Rep. John Shadegg, R-Ariz., is feeling confident about his odds for re-election to a seventh term. Confident enough to donate a hefty chunk of his campaign war chest to GOP peers locked in tougher fights.
In Shadegg’s race against an inexperienced Democratic challenger to represent the north Valley, he most likely won’t need the $445,950 he’s transferred since July to the National Republican Congressional Committee. That, plus another $15,000 from his political action committee.
Not only does Shadegg hold a commanding lead in name recognition over Herb Paine in a solidly Republican district, Shadegg still has $117,000 on hand. That’s seven times more than Paine, according to campaign finance documents current through last week.
With the GOP’s majorities in the House and Senate at stake, every dollar could make a difference come Election Day. So, both parties are tapping the funds of candidates holding safe seats and senators who aren’t up for re-election this year. Some give willingly; others are being cajoled by activists and blogs into donating.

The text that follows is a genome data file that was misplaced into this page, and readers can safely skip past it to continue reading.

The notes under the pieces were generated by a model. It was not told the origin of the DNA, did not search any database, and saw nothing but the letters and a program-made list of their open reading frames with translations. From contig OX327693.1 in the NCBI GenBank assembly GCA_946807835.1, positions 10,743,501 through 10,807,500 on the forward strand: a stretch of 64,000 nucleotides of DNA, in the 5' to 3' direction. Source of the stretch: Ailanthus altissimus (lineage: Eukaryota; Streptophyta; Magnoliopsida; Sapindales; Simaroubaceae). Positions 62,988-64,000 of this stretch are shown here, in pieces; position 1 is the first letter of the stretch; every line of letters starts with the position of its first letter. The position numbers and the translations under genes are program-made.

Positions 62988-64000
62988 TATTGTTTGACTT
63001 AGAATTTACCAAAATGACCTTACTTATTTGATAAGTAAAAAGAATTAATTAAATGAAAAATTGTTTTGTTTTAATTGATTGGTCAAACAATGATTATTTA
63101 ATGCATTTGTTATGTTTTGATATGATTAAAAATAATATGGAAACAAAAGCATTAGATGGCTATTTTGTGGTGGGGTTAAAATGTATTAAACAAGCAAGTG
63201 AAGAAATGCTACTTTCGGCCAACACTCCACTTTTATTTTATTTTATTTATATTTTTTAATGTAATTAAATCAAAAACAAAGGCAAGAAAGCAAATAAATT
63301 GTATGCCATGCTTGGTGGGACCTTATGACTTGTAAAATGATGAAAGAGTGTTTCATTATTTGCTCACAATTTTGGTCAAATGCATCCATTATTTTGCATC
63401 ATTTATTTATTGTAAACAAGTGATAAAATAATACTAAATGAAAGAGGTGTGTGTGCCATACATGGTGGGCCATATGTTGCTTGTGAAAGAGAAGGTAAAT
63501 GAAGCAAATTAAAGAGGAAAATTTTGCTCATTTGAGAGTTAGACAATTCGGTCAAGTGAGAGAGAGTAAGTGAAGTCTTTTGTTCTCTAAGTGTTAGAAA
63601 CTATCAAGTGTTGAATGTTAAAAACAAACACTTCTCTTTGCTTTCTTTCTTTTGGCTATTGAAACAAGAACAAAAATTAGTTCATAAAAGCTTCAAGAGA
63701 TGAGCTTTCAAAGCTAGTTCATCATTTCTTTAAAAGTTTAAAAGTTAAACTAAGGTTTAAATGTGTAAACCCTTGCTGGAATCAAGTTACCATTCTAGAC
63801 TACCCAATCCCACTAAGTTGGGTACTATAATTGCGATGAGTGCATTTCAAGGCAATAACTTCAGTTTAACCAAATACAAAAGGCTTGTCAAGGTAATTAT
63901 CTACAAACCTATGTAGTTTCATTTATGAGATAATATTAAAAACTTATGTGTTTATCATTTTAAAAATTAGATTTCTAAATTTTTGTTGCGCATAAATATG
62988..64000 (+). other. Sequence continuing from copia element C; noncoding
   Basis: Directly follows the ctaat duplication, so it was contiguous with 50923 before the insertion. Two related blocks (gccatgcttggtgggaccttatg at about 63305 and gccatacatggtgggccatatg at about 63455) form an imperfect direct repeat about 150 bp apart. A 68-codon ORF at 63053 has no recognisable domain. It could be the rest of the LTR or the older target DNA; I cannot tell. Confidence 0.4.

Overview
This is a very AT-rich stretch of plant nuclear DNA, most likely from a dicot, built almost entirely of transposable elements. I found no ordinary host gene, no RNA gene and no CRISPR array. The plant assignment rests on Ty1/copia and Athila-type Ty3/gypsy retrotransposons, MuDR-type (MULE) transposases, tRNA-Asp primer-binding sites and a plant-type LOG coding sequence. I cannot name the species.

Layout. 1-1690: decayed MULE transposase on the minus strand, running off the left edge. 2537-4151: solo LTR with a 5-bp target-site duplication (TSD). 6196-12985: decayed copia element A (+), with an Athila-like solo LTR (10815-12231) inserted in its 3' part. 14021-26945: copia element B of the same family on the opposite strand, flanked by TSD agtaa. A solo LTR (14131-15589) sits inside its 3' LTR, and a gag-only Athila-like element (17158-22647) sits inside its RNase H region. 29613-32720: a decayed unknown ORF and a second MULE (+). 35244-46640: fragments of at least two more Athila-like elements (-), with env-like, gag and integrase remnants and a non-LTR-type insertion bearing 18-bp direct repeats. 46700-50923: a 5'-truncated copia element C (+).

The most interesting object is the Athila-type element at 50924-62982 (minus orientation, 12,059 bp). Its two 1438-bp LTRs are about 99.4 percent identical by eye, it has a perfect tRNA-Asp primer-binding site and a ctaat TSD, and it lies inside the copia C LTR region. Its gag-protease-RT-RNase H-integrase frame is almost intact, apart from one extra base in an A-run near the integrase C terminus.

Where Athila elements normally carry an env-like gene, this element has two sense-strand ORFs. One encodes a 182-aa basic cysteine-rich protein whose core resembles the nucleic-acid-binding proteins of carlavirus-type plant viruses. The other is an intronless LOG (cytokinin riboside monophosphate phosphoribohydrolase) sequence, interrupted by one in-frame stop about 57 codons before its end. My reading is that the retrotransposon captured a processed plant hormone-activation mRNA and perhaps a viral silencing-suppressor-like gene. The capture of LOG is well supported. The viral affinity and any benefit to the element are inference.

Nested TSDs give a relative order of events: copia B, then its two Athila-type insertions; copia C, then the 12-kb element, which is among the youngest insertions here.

Shadegg’s total contribution to the Republican committee is the largest for any House member, according to Congressional Quarterly.
He’s also given about $168,000 to individual congressional campaigns in Arizona and elsewhere, finance records show. In his home state, Shadegg gave to Republican incumbents Rep. J.D. Hayworth and Rep. Rick Renzi and to Republican challengers Randy Graff and Ron Drake.
While this money has the practical effect of aiding other Republicans, these acts of intraparty charity also are investments in Shadegg’s future.
Earlier this year, Shadegg sought to be named House Majority Leader after Tom DeLay stepped down.
Although Shadegg lost out, he could very well hold a high rank during the next session, especially if the embattled Republicans feel they need new blood at the top.
As the blog Red State recently said: “When leadership battles loom large after the election, let’s be sure to . . . remember who had (money) and refused to share. And let’s remember who had and gave willingly in the example of John Shadegg.”